Earth isn't big enough for global giant Amazon's ambitions

16 Jul 2019

Earth isn't big enough for global giant Amazon's ambitions

George MacDonald

Last year's Prime Day was described by the online giant as the “biggest in history” as members of the subscription service – there are more than 100 million of them – splashed out on special offers. This year the promotion ran for two days for the first time.

Prime is an example of the way Amazon has deployed technology to take customer expectations to new heights – in this instance, same-day delivery of millions of products.


“This month Amazon celebrated its 25th anniversary, but the etail goliath shows no signs of taking its foot off the pedal”


While Amazon is the epitome of technological innovation and disruption in retail, it is perhaps the relentless single-mindedness of purpose with which it has put technology to use that really matters.

Amazon has used technology to deliver unprecedented convenience – possibly its biggest appeal, along with value and choice. “Customer obsession rather than competitor focus” is number one in the list of Amazon's four “key values”.

This month it celebrated its 25th anniversary. For some companies that could count as mature, but the etail goliath shows no signs of taking its foot off the pedal. Only the same focus on fundamental purpose will allow rivals to compete against it in the years to come.

Sports Direct tycoon Mike Ashley might bear that in mind after the retailer delayed its full-year results, prompting concerns that he has spread himself too thinly while on an acquisition spree and lost focus on the core business.

But retailers that stay true to their sense of purpose, finding new ways of bringing it to life or rekindling it, can thrive just like Amazon.

Tesco is a case in point. Just a few years after posting the biggest loss in UK retail history, it is again performing well after staying true to its purpose of “serving shoppers a little better every day”.

Tesco has also taken a leaf out of Amazon's book in the way it is burnishing the appeal of its ClubCard programme. The scheme, a groundbreaker when it launched, is being recast to offer ‘membership' benefits in the same way as Prime does.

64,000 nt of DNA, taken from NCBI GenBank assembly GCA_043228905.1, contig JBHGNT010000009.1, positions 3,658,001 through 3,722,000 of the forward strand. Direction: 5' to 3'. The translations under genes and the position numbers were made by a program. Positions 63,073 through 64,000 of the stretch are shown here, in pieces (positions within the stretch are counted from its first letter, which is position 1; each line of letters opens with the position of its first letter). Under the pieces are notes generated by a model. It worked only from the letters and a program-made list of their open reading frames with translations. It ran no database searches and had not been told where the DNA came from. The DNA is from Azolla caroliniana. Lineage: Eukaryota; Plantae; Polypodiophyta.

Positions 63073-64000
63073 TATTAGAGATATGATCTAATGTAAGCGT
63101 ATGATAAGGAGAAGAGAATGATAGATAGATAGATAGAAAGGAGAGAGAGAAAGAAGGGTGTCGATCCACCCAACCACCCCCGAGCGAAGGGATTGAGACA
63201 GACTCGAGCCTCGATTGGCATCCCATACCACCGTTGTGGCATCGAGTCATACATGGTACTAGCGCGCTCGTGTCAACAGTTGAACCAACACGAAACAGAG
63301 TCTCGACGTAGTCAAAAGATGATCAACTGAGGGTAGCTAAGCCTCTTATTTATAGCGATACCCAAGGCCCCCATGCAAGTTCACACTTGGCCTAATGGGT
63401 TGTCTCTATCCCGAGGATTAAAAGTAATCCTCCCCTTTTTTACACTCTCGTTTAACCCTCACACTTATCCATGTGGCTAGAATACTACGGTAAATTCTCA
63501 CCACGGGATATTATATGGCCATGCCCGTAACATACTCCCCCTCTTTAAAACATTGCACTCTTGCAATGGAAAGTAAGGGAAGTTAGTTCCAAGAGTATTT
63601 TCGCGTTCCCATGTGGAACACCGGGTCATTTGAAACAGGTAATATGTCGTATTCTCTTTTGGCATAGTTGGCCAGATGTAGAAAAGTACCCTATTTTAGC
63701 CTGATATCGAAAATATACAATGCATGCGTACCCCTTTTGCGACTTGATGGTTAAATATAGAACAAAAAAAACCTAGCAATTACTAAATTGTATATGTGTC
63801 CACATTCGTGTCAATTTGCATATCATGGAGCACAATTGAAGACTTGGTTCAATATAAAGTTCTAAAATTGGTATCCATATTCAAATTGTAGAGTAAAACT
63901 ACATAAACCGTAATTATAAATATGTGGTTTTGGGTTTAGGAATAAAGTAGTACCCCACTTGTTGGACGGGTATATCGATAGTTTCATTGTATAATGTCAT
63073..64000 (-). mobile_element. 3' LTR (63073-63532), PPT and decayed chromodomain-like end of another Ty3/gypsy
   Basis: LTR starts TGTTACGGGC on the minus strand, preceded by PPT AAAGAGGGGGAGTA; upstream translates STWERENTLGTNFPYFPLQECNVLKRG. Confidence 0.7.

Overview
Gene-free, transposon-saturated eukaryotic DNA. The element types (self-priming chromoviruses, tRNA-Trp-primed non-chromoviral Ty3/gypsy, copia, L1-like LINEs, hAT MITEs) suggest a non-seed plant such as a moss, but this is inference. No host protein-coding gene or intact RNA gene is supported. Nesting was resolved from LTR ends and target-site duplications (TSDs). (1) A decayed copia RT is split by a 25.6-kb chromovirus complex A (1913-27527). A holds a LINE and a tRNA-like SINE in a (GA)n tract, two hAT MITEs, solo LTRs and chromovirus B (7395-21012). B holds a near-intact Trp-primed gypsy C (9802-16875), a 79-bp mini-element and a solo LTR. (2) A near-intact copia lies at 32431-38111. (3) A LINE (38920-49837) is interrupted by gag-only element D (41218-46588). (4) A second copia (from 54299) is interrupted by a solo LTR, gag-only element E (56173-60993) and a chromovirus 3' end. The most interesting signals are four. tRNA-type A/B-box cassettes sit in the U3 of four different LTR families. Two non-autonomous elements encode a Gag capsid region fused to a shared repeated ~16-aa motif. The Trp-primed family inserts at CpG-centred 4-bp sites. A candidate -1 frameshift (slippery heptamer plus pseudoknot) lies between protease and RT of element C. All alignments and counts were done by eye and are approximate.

Importantly, Tesco's initiative – and others run by the top grocer – do not depend on costly new investment. Instead, they are about making the most of or enhancing the appeal of existing assets.

Out-of-this-world opportunity

Like Tesco in the past, Amazon's power is stoking worries among legislators and others – the amount of tax it pays is an obvious example – and this year's Prime Day period has been marked by confrontation.

In the UK, the GMB union organised protests at fulfilment centres including Rugeley, Staffordshire, which it said is “one of the most dangerous places to work in Britain”. Internationally, strikes were planned in Germany, Poland, Spain and the US over alleged poor working conditions and pay.

Amazon has some work to do to reassure its critics. But as far as consumers are concerned, it serves them well and there seems to be no evidence they are turning their backs on the retailer.


“Amazon intends to create a 3,200-satellite network to transmit high-speed internet to any spot on Earth”


Already one of the most powerful businesses on the planet, Amazon is now looking even further afield for opportunity – to outer space.

Through Project Kuiper, it intends to create a 3,200-satellite network to transmit high-speed internet to any spot on Earth – a scheme that Morgan Stanley said this week, the 50th anniversary of the Apollo 11 flight, could be a “$100bn opportunity”.

The bank reckons the space economy more generally could be worth more than $1trn over the next couple of decades.

Perhaps Amazon's boundless ambition will end up a distraction, threatening fulfilment of its consumer purpose.

Or perhaps, when passenger flights to the Moon get underway, Amazon will be running the souvenir shop for tourists transported there by founder Jeff Bezos' Blue Origin space exploration project.

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